Nelson King began putting pen to paper for Caribbean Life newspaper while wrapping his senior year at Brooklyn College, pursuing a dual degree in Political Science and Journalism, back in 1990.
King’s affinity for words and sharp reporting did not start in the Fall of 1990, rather, it began right at home in St. Vincent and the Grenadines where his focus was to shine a bit of light on his hometown, Chateaubelair.
“I covered a lot of politics but I initially started out as a sports reporter — I wanted to put my town on the map,” King, who served as the president for the North Leeward Cricket Association and Chateaubelair Football Association in St. Vincent, said.
King’s first piece for Caribbean Life newspaper featured a cricket player who’s stomach was sticking out — reigning in a bit of laughter from the audience.
“I did the story and I didn’t realize it had so much impact on the readers; a couple people called me up and told me they were making fun of the guy in the article. I was a senior in college — been around a long time and have paid my dues so to speak,” he said.
His extensive resume included experience serving as a correspondent for multiple Caribbean-based publications.
In the mid-late 1980s, King had toured the Eastern Caribbean – travelling from St. Vincent to St. Lucia, Dominica, Antigua, Montserat – as a way to promote himself and his work. Before landing at Caribbean Life, King had already corresponded for exceptional news organizations such as the British Broadcasting Corporation.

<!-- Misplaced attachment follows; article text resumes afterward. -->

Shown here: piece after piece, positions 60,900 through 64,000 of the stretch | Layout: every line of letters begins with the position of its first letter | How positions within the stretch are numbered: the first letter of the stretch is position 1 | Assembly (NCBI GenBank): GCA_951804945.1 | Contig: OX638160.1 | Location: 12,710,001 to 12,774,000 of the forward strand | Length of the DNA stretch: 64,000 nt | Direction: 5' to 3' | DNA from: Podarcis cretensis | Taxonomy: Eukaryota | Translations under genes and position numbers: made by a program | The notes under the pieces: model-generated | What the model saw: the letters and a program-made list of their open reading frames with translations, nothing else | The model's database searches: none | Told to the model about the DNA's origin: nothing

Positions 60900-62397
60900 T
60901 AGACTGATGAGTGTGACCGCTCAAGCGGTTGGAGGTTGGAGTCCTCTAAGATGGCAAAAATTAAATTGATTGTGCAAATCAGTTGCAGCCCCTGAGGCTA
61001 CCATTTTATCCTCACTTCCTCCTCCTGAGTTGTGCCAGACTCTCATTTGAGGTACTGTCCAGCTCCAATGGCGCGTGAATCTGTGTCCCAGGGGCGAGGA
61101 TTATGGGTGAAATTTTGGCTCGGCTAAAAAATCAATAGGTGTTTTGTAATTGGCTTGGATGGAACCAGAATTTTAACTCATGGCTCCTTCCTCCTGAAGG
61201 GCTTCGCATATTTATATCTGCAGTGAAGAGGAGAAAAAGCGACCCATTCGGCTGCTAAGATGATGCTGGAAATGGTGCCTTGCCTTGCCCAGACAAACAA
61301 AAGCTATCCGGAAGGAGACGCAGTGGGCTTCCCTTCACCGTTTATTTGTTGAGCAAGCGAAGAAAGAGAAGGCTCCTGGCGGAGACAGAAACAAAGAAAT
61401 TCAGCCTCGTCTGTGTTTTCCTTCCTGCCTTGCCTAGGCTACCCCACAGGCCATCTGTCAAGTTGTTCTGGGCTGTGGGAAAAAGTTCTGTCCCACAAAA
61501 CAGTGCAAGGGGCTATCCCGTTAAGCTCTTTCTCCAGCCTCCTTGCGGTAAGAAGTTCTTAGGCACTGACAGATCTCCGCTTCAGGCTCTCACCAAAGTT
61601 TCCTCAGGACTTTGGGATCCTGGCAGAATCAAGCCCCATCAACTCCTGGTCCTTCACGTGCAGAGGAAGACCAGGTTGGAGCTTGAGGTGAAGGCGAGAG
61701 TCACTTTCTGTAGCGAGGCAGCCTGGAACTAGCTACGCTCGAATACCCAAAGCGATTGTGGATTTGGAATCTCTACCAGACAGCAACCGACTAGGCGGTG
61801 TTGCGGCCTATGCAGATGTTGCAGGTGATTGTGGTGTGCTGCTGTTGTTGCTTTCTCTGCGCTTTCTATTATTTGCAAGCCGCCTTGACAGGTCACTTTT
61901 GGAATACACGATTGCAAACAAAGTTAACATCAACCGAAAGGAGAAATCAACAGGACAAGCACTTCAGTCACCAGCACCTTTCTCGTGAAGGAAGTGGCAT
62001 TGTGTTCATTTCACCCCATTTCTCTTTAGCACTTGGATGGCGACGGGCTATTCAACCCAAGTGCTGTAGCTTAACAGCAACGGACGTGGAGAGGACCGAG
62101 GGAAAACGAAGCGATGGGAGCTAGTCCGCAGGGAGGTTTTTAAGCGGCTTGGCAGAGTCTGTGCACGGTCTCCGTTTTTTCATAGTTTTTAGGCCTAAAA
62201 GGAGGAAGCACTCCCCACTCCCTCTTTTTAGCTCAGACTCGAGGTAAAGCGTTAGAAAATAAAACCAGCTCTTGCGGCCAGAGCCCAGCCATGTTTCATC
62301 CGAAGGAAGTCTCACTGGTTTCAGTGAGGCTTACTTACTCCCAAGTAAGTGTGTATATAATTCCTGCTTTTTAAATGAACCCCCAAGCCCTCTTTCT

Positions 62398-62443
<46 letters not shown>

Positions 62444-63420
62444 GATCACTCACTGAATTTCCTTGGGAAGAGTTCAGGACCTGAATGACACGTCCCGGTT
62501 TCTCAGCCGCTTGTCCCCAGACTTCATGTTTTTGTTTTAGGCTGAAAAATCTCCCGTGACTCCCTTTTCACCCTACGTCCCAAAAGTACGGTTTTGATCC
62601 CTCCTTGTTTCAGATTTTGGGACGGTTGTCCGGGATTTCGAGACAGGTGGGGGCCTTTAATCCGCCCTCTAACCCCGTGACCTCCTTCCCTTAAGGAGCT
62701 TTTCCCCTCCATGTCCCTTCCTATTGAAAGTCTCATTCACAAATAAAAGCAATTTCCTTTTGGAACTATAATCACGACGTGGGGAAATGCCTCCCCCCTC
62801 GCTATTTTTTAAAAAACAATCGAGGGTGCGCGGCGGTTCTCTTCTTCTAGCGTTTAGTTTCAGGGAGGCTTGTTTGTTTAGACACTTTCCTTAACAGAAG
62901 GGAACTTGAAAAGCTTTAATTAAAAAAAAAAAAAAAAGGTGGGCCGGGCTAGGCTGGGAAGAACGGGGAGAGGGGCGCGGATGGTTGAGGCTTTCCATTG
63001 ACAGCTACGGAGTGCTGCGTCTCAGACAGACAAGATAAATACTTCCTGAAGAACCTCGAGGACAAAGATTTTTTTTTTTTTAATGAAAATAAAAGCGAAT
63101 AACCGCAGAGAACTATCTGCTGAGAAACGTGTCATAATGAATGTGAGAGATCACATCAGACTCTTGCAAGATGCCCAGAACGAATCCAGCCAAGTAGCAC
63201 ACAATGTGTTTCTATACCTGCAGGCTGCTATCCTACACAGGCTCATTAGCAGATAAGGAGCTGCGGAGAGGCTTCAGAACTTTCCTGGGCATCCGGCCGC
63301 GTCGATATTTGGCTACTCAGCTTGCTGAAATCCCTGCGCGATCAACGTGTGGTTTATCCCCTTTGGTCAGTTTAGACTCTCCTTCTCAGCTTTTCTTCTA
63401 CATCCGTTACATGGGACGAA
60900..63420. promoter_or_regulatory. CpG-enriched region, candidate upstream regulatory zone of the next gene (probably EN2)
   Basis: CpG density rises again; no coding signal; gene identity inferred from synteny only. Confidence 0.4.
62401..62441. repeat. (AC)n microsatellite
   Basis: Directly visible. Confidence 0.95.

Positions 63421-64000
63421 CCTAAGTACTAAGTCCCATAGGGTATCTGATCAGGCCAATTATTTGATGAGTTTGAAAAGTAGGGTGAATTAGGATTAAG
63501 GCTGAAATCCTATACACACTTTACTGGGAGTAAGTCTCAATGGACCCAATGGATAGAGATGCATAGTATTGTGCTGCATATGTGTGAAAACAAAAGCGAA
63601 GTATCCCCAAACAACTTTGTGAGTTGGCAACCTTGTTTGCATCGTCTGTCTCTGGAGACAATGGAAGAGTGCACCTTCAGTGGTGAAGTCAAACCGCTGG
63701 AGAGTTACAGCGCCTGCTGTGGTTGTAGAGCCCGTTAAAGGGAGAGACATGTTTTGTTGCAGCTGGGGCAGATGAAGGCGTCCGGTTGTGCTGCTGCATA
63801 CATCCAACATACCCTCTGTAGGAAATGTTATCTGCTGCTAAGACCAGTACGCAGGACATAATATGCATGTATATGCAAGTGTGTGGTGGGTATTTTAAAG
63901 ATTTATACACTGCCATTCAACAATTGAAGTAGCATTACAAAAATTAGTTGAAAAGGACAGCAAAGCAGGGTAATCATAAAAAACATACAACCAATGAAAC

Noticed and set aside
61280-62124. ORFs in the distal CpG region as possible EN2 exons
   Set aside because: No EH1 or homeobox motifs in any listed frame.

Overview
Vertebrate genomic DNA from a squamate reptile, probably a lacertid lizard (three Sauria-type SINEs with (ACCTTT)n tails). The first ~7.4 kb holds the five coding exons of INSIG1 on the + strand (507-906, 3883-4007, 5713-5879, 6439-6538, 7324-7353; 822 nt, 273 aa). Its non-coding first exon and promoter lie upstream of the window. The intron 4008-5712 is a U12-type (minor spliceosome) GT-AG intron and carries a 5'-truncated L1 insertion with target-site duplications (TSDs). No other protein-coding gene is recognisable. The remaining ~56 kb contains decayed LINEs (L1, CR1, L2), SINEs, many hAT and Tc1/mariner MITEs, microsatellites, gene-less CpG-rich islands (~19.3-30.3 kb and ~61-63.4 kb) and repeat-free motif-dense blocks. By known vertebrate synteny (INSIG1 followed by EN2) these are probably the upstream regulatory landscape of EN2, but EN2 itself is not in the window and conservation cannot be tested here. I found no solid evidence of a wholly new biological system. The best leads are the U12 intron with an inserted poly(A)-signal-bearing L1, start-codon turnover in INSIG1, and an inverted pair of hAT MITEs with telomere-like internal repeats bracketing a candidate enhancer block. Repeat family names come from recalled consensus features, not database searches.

Stacked alongside his vast journalism experiences are his time spent teaching Caribbean History and other topics at secondary schools in St. Vincent, serving as a local preacher, and activist in his community. All of these experiences lent to his inspiration to begin writing, documenting all that he encountered.
“I began to report these activities in the community to the national radio station and newspapers pro bono,” he said.
Much of his success he attributes to his extensive education, including an undergraduate law degree — LL.B (Upper Second Class Honors) — from Huddersfield University School of Law at Holborn College in the United Kingdom, and an associate degree in Liberal Arts from St. Leo University in Florida, while serving in the U.S. Army at Hunter Army Airfield, Savannah, Georgia.
His thirst for knowledge and connections to the Caribbean community — locally and abroad — have cemented King as a trusted source for reporting.
“The bottom line is promoting our community, the positive things for the most part because if we don’t do it, nobody else is going to do it. Back in the Caribbean I covered everything, it wasn’t just daily news, it was sports, politics, human interest stories, anything you could talk about, I put my hand on,” he said.
Watching the paper go through many transformations, King’s number one hope and wish to Caribbean Life is that everyone involved continues to support and develop our dynamic Caribbean community.
“I will hope that the Caribbean reporters for Caribbean Life will continue to un-earth events that are happening in our community.”